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Showing posts from March, 2011

Educational License terms from McNeel

When you go through the Educational License terms of McNeel products (e.g. Rhinoceros 3D) you might be surprised. This company has a complete unique take on licensing pricing and terms. Summarized: you pay an educational price (yes, it is not as cheap as free AutoCAD or ArchiCAD); e.g. about €200 for Rhino compared to €1000 for the commercial version there are no limitations; you are allowed to use it for commercial work; when you graduate, it automatically becomes a commercial version that you are allowed to keep using; when the time comes to upgrade, you pay the suitable upgrade price (educational when you still qualify, otherwise commercial). Does anybody knows about a firm that presents similar flexibility? Good investment for a student for later.

Parametric Architecture with Grasshopper (upcoming book)

Register at  to get informed when the English translation of this book on Parametric Architectural Modeling with Grasshopper will be available. As an old-fashioned book-reader, I still like to learn from books. I can pause and rewind at any time and through diagonal reading find it easier to retrieve certain info, when compared to video tutorials. That said, video tutorials are nice when you are doing something else along that only requires your hands, but only a small part of your brain, like doing the dishes or ironing.

Playmaker : visual scripting for Unity3D

Playmaker is a visual scripting editor that you can install inside Unity3D, the well-known game authoring environment. Within Playmaker, you can create the logic of your interactions visually, without needing to script. Playmaker screenshot Remembering the power of scripting and the sometimes cumbersome approach of visual programming, I just wonder in how far they manage to let you mix both: that is, use custom scripts (or re-use existing ones) and then combine this or even integrate this with Playmaker. Cause if this is hard to do, you are obliged to do everything inside this tool. But it is an interesting approach. Playmaker is not free (about $100) and works in all versions of Unity (free, commercial, iPhone) with Android in preparation. It can be bought from the Unity Assets store.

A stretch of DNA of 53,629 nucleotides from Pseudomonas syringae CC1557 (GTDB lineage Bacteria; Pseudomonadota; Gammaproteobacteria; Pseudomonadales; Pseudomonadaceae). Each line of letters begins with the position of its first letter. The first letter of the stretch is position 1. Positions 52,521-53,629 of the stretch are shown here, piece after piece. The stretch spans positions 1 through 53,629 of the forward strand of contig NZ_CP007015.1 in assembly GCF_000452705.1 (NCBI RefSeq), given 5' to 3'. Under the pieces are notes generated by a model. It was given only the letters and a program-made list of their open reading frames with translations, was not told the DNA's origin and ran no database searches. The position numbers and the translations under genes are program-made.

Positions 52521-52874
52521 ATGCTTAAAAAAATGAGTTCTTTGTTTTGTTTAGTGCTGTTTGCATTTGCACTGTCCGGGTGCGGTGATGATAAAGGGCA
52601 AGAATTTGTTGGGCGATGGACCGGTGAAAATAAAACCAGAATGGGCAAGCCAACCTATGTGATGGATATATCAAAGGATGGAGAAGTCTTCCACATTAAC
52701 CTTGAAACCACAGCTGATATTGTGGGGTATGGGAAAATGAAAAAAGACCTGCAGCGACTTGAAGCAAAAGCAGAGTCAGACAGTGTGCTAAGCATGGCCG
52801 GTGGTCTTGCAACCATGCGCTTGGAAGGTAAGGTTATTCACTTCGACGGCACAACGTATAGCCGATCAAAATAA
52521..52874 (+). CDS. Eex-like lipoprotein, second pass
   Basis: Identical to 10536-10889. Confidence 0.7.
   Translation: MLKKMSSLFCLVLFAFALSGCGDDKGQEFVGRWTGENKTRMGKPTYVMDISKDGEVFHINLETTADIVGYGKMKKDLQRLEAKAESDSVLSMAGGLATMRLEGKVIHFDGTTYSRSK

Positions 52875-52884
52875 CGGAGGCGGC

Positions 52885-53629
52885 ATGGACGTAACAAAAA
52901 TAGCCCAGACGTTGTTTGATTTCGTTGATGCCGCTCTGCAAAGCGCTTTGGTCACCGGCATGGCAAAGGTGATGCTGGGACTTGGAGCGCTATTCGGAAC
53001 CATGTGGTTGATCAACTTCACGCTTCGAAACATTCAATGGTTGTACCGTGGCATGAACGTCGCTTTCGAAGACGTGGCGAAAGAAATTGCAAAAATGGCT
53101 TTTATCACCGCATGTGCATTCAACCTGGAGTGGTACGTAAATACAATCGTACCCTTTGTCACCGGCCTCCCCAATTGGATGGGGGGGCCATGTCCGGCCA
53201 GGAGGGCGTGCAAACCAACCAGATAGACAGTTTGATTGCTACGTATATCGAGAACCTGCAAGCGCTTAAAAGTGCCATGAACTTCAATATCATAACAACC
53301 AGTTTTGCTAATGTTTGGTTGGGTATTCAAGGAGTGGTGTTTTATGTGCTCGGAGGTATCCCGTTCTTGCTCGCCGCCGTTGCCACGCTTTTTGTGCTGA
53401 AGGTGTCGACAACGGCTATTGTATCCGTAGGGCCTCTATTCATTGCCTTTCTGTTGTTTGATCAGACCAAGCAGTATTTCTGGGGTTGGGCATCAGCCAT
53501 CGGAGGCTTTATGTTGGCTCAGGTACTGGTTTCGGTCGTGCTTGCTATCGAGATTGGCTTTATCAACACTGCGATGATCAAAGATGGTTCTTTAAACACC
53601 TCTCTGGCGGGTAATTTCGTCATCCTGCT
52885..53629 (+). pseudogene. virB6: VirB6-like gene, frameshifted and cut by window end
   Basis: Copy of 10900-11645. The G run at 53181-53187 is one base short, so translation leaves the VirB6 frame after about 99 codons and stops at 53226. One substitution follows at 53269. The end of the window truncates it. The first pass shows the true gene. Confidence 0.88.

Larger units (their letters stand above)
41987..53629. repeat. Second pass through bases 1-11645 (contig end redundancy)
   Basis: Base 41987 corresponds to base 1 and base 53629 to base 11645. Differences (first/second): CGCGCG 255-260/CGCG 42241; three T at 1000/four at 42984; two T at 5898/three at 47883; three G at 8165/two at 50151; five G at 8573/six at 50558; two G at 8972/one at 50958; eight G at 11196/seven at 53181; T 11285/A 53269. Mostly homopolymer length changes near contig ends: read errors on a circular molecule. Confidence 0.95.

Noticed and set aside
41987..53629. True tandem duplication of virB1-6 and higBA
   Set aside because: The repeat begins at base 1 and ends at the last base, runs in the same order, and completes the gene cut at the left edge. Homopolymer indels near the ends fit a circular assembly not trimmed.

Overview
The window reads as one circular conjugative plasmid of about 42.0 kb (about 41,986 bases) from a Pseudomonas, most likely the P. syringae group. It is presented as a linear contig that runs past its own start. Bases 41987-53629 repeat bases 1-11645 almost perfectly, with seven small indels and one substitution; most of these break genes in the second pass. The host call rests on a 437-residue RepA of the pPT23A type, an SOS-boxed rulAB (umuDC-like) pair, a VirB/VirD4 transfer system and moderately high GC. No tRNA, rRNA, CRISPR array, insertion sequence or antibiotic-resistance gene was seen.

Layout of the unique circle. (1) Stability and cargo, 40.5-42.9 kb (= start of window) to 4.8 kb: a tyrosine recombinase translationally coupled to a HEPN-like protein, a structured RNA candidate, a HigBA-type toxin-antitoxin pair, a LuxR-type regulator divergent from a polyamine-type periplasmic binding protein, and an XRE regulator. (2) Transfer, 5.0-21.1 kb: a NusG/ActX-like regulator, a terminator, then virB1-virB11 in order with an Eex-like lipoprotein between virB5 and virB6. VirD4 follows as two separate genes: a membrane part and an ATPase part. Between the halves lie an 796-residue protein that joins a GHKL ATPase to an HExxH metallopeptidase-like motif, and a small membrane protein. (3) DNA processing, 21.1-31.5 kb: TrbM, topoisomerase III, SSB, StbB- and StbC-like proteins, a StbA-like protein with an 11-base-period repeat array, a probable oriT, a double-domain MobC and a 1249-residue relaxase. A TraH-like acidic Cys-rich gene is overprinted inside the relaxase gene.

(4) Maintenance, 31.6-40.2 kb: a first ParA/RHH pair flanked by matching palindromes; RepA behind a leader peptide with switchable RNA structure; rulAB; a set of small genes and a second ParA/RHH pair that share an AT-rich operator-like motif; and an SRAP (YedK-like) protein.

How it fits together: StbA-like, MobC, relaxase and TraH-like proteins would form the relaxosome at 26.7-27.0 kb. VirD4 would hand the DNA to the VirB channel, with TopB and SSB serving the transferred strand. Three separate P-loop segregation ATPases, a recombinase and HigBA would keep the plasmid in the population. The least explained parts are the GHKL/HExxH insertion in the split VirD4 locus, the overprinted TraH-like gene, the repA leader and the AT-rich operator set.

RhinoBIM getting closer to release

RhinoBIM (at ) is an approach to connect the freeform modeling power of Rhino with the richer model description in BIM, using IFC format. They focus mostly on construction aspects, but the methodology seems more widely applicable. This is how parametric and advanced design methods , which are commonly focusing on geometry and Building Information Modeling , which is mostly concerned with semantics and usable information can benefit from each other.

NeoAxis Game Engine

NeoAxis is a recent Game Engine, built on top of the OGRE Open Source Game engine. While OGRE can be used as such, the NeoAxis group is wrapping it inside a more complete authoring system, not unlike Unity3D, which is a real advantage for artists, who are not always interested in the hard-core coding that goes on in the background. I believe that this pertains for most architects as well, hence the success of Unity3D and SketchUp. NeoAxis runs on Windows and can create both standalone games and web applets. You can use the free non-commercial version or buy a cheap $100 Indie license. There are people working on a plugin for SketchUp to get models into NeoAxis more easily:

From SketchUp free to Unity3D

While there are many ways to go from SketchUp to Unity3D Game engine, having the free version poses serious limits. In the Pro version, FBX and Collada export are intergrated and work fine. However, the free version has problems. While there is Collada export in the Free version, Unity3D fails to properly import the geometry. One approach is to use conversion software. The Open Source Blender is known to be able to import DAE files from SketchUp and export them into an FBX file that Unity3D understands. Another approach is with the LightUp plugin for SketchUp. This is not free, but is a good approach to do shadow and light baking and has an integrated FBX exporter that works fine in Unity3D. But you can also extend SketchUp with ruby scripts. On  you can download an OBJ exporter script (the old Alias Wavefront format) which Unity3D understands. It is best to export into a separate folder, as depending on how you t